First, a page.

My name is Shoumik Dey. I am currently a second year student at Manipal Institute of Technology, India. I preserve strong interest in aviation, aeromodelling and maybe this is the reason that I have chosen to work on this project, this summer, for Google Summer of Code 2019.
You can also find me here:
This is the first blog post for this project. This post will describe the work done so far, the current outcomes, hurdles faced and also they were/can be be solved.
‚ADS-B‘ stands for Automatic Dependent Surveillance–Broadcast. The aircraft automatically brodcasts each frame on the 1090MHz frequency periodically which contains navigational data, such as, location, altitude, airspeed etc.
All ADS-B frames do not contain location information in them, therefore the ultimate goal of this project can be described in two parts:
- Self-syncronisation of the ground stations in focus without an external agent.
- Determining the location of the aircraft when location data is not received using multi-lateral positioning
The current and widely used method of synchronising the clock of any ground based station is by using GNSS(Global Navigation Satellite System)-receiver interrogation. The local clocks gets aligned with the atomic clocks in the satellite.
But in this case, the synchronisation takes place by calculating the actual point of time when an aircraft broadcasts a message. This serves as the reference time at all ground stations, and since this time value is same all over, hence all the stations become self-synchronised.
Data required for self synchronisation:
- Time of arrival of the message at the ground station
- Time difference of arrival at that station.
Calculating the time difference of arrival(TDOA):
- The receiver provides the time at which the frame(with location) is received.
- The time of travel of the frame is calculated by using simple math and that is subtracted from the time of arrival.
sqrt((x2-x1)^2 + (y2 - y1)^2 + (z2 - z1)^2)
where x1, y1, z1: Latitude, longitude and altitude of ground station; x2, y2, z2: Latitude, longitude and altitude reported by aircraft.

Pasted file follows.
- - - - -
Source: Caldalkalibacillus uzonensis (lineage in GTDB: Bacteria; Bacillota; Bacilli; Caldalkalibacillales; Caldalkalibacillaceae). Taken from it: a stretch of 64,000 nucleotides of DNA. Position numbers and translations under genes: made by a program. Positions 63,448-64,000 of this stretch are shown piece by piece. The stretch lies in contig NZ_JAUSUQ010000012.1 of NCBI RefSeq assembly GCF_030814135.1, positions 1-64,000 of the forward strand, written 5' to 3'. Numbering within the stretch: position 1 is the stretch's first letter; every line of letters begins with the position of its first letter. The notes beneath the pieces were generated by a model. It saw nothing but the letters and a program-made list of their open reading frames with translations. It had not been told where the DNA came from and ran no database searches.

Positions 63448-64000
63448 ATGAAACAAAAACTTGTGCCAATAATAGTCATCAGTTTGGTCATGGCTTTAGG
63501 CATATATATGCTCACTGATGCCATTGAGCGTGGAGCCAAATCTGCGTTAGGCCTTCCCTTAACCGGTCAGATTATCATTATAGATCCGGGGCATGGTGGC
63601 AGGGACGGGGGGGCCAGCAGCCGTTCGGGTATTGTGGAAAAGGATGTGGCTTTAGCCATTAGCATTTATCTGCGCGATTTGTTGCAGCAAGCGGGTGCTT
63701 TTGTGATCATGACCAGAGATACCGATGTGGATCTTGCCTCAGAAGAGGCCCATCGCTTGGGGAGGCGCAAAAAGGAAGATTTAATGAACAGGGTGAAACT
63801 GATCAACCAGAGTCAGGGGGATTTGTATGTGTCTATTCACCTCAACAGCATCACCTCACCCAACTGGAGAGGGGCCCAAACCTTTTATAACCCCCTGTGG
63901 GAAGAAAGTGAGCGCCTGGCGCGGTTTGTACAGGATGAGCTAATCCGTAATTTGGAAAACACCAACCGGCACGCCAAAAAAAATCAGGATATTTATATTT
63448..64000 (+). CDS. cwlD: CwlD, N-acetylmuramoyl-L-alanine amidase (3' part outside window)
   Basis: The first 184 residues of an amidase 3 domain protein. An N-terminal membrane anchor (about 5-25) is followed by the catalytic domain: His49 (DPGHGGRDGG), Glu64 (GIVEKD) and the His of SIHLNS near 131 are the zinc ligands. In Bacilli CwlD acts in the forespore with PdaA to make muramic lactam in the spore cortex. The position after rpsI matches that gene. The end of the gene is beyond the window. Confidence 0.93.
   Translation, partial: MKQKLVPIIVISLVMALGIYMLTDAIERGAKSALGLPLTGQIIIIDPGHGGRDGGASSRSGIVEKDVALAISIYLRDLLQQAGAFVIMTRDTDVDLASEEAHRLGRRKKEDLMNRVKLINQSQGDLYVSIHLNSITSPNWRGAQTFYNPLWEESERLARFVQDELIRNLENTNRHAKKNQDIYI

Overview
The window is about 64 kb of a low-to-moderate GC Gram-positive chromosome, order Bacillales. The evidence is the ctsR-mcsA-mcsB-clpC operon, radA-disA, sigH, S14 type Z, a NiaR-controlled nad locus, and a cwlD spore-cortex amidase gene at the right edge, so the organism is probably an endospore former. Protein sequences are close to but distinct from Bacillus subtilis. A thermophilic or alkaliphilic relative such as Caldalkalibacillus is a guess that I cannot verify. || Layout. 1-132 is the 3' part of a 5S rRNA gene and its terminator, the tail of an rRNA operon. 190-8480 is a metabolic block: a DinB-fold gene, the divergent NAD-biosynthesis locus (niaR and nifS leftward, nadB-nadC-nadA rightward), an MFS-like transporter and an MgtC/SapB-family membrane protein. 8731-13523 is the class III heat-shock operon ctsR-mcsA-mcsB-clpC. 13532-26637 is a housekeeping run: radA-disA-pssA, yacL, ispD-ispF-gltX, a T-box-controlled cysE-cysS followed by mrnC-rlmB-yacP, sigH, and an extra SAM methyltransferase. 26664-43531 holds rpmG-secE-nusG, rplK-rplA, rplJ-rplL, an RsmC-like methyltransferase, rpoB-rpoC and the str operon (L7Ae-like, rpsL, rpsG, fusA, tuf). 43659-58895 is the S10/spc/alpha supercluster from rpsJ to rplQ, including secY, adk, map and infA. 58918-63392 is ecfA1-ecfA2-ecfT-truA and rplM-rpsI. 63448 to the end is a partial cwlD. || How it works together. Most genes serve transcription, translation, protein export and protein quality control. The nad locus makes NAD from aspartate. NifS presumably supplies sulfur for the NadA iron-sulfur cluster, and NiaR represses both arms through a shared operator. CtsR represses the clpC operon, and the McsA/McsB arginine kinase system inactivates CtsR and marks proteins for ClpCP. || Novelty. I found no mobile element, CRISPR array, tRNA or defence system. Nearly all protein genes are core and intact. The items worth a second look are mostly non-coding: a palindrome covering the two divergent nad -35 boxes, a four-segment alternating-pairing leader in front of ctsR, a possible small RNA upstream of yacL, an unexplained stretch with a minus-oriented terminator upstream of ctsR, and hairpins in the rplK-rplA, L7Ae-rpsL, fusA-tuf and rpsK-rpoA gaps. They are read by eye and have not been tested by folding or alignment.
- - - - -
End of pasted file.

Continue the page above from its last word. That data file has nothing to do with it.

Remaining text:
Data that we have for self-synchronisation:
We have decided on using dump1090 for generating the ADS-B messages from the IQ stream as recorded by the SDR radio. Dump1090 provides the mlat(multilateration) data in avr format. The first 6 bytes of the message provides the sample position of the last bit of that message.
Raw: @0000000929E28e3ff6e6990c4684000011548194; Sample Position: 0000000929E2 Message: 8e3ff6e6990c4684000011548194
Next, we shift the sample position record from the last bit of the message to the first bit.
As we can see, the length of the messages is exactly half of each other.
The sample position reported by dump1090 is exactly 240 samples ahead of the preamble (You can see the preamble at the beginning, by 4 spikes in the signal).
So, the sample position is taken back by 240 samples for both the cases to reach the beginning of the preamble.
Now, data in hand:
- Start time of the stream
- Sample position of the beginning of the message in the stream.
Therefore the time of arrival(TOA) can thus be calcualted.
Work done so far
- A plugin to import the mlat output of dump1090 (ADS-B raw) has been created, which imports the message and the sample position into the main program
- The raw data is reorganised in our suitable format and terms.
- With each frame present;( for 112 bit frames as of now)
- Determination of the type of frame and it’s content
- Decoding those data present in that frame
- Output dump file which contains the frame and the data contained in it. (Only extraction, no calcualation)
The next blog post will contain the implementation of the calculation layer of the project. In this layer, the data in the frames will be processed and information such as position, velocity, altitude will be covered.
The post will also contain the unusual findings and irregularities that were found in the stream and how we have decided to deal with it.